Kubeadm setup

The final instance I wanted to cover for a setup is via Kubeadm. Kubeadm is a bit more advanced than Minikube in the sense of that it is used for clustering. This means that we are no longer talking about a single node setup with all the components in on node. We will need to decide on a setup path here. First step is to select which machines will be Master and let the rest be worker nodes. In my case I will use the first node as a Master node, and 02 and 03 will be used as worker nodes. As with Minikube I will be making use of the documentation available from Kubernetes itself. You can find it here.

The next step is that we will need to setup the 3 nodes with a supported OS. I will use CentOS here but I will use the latest version, which is 7.7.


Some other prerequisite steps to do before we start are, these steps needs to be done on each host you are installing:

  • Verify you have different MAC addresses
  • product uuid is different for each node.
  • Swap must be disabled. Else Kubelets may not work properly.
  • Make sure your firewall ports are open as they should be. You can find a reference here for controller and worker nodes.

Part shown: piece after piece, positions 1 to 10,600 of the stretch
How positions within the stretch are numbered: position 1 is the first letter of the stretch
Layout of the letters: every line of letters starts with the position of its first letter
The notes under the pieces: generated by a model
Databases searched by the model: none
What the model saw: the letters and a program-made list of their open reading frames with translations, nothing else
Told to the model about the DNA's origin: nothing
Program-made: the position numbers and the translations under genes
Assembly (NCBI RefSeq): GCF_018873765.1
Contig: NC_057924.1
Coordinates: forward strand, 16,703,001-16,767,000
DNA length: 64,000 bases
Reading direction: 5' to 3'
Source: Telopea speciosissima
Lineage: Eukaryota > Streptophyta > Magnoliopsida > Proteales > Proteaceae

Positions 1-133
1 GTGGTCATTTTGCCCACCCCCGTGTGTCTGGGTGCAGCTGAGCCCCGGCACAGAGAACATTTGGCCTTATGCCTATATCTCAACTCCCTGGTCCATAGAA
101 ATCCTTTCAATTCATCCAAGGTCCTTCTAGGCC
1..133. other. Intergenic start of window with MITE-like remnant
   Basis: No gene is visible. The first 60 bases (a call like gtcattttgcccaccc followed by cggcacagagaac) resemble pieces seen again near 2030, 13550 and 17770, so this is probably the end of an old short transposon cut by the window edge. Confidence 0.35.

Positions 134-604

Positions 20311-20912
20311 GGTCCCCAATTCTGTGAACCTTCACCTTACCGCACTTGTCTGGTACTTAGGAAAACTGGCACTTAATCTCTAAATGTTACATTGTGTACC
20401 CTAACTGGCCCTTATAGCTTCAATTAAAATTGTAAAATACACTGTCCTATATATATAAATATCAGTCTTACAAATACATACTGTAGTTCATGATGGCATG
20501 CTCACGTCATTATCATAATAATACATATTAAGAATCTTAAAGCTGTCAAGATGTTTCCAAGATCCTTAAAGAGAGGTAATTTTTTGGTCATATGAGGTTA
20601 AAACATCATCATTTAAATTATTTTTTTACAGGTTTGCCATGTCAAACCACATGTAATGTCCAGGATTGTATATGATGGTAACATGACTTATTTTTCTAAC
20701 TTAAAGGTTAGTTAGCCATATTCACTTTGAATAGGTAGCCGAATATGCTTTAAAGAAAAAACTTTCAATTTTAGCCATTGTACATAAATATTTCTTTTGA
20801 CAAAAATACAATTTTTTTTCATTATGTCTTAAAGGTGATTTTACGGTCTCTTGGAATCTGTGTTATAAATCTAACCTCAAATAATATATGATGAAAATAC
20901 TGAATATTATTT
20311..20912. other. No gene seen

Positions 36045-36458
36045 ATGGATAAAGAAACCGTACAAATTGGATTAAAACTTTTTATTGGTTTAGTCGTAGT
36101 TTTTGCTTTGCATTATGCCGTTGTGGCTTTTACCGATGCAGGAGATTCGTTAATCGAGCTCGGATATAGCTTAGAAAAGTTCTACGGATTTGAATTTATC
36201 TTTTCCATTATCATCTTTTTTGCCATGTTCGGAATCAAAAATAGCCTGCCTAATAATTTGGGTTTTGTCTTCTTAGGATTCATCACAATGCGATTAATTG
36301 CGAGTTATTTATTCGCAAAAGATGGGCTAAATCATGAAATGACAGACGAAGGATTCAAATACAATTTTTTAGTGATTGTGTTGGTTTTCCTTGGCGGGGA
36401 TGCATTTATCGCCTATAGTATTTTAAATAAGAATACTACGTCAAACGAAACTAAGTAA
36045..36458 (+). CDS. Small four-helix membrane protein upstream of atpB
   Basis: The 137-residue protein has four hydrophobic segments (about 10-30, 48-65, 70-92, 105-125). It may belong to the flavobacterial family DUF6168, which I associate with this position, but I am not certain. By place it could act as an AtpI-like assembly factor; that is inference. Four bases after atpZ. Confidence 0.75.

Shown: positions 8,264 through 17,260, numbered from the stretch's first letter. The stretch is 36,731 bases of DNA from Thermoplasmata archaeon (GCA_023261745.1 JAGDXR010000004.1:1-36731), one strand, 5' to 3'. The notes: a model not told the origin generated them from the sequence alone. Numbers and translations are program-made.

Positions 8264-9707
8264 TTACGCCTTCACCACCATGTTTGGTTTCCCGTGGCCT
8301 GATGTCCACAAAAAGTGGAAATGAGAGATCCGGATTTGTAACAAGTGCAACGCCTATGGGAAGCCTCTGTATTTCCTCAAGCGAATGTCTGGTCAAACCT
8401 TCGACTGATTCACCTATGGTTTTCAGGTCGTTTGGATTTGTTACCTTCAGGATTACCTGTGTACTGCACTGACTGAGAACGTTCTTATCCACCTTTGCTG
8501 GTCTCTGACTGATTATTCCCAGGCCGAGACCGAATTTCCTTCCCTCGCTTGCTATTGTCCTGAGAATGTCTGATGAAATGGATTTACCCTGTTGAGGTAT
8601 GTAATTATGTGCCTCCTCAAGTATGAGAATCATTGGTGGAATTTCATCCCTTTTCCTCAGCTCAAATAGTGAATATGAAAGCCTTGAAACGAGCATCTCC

The first two points specifically are down to the use of Templates to deploy your VMs from what I see.

This is the output from one file, you can see the mac address in 3rd last line and the uuid in the last line. Each node has different IDs and MAC in my case so time to continue.

You can check the MAC addresses via ip link and you need to do a cat on /sys/class/dmi/id/product_uuid to verify that they in deed are different. The reason why it is so important that these keys are different is that K8s uses these values to identify the nodes.

To disable the swap you need to edit the fstab.

  1. run sudo vi /etc/fstab
  2. Comment out the line that contains the swap drive. and save the file
  3. Verify that swap is set to 0 by checking free -h from the cli.


The next part has to do with the firewall. This is shown on the last line of the first screenshot above. It is basically to set the iptables to legacy mode. This apparently is a reason why RHEL/CentOS 8 is not supported. They do not support the legacy mode.

To do this, run the following command:

update-alternatives --set iptables /usr/sbin/iptables-legacy

CRI installation

Next we need the CRI to be installed. WE will as mentioned in the lab considerations, go with with Docker here. This is done the easiest via a script that is already on the Kubernetes page. You can find the script here. This must be done on each of the three nodes in our cluster.

# Install Docker CE
## Set up the repository